Pharmacokinetic/pharmacodynamic modeling serves as a bridge between PK and PD and has been considered as a promising approach (4, 8, 20). Results obtained from this study based on the PK/PD integration suggest that when the MIC50 of enrofloxacin is 0.5 μg/mL, for bacteriostasis, bactericidal, and bacterial eradication in infected broilers, the dosage should be 7.0, 11.9, and 15.1 mg/kg BW., respectively. Results from professional software used to simulate different dosage regimens for treatment show that a 3-day treatment of 11.9 mg/kg every 24 h should be efficient against E. coli (Anhui 112) in broilers. Therefore, the dose of 11.9 mg/kg BW. should be effective for treating colibacillosis when the MIC ≤ 0.5 μg/mL.

Antimicrobial resistance is a principal threat for both animals and humans. Using PK/PD modeling choosing an appropriate therapeutic schedule is a suitable strategy to reduce antimicrobial resistance without influencing the treatment effect. Previous studies show that both AUC/MIC and Cmax/MIC were related to emergence of resistance in Pseudomonas aeruginosa (45). In recent years, the drug resistance risk steadily increases rapidly. However, when the MIC is above the MPC in a wild population, the probability that it will undergo two resistant mutations is very low. It has been proposed that the AUC24/MPC ratio could help as an indicator of drug exposure that stops the selection of drug-resistant mutants (46, 47). It has been proven that an AUC/MPC ratio that in the range of 9 and 12 could prevent the selection of resistant mutants for marbofloxacin in E. coli when the inoculum sizes was 105 and 107 CFU/mL (48). In this study, the AUC/MPC of enrofloxacin in healthy and infected broilers was 29.4 and 58.1, respectively. Indicating that the dosage used in this study potentially can prevent the selection of enrofloxacin resistant mutants.

Conflict of Interest Statement

The authors declare that the research was conducted in the absence of any commercial or financial relationships that could be construed as a potential conflict of interest.


This article is financially supported by Grants from National Basic Research program of China (2013CB127206), Fundamental Research Funds for the Central Universities (2662015PY035), project supported by the morning program of Wuhan in China (2015070404010191), National Natural Science Foundation of China (31101856/31302143), National Key Technology R&D Program (2012BAK01B00), and the identification of unknown risk factors and the tracking-assessment of known risk factors in livestock product (GJFP2015008).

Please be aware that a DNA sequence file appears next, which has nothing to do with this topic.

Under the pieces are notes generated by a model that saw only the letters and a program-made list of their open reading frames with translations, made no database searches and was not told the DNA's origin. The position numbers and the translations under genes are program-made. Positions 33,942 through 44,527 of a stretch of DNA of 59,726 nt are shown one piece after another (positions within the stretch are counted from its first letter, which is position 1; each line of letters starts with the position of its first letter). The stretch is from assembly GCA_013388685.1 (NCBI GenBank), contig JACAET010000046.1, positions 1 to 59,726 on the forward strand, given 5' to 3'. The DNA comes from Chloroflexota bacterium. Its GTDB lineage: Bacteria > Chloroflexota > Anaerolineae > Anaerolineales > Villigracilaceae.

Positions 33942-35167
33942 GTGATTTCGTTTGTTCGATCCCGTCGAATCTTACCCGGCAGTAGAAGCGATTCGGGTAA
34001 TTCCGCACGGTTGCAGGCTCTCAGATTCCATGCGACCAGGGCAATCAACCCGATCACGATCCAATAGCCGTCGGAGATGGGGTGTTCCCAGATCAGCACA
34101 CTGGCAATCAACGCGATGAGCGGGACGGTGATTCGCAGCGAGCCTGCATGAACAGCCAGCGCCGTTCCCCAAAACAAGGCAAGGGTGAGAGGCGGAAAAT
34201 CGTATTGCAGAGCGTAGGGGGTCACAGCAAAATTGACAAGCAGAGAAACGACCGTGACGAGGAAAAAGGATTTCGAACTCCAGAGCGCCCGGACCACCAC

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Keywords: enrofloxacin, Escherichia coli, PK/PD modeling, broiler, intestinal content

Citation: Sang K, Hao H, Huang L, Wang X and Yuan Z (2016) Pharmacokinetic–Pharmacodynamic Modeling of Enrofloxacin Against Escherichia coli in Broilers. Front. Vet. Sci. 2:80. doi: 10.3389/fvets.2015.00080

Received: 17 August 2015; Accepted: 15 December 2015;
Published: 07 January 2016

Edited by:

Guillermo Tellez, University of Arkansas, USA

Reviewed by:

Sherry Layton, Vetanco, Argentina
Vivek A. Kuttappan, University of Arkansas, USA

Copyright: © 2016 Sang, Hao, Huang, Wang and Yuan. This is an open-access article distributed under the terms of the Creative Commons Attribution License (CC BY). The use, distribution or reproduction in other forums is permitted, provided the original author(s) or licensor are credited and that the original publication in this journal is cited, in accordance with accepted academic practice. No use, distribution or reproduction is permitted which does not comply with these terms.

*Correspondence: Lingli Huang,;
ZongHui Yuan,

KaNa Sang and HaiHong Hao have contributed equally to this work.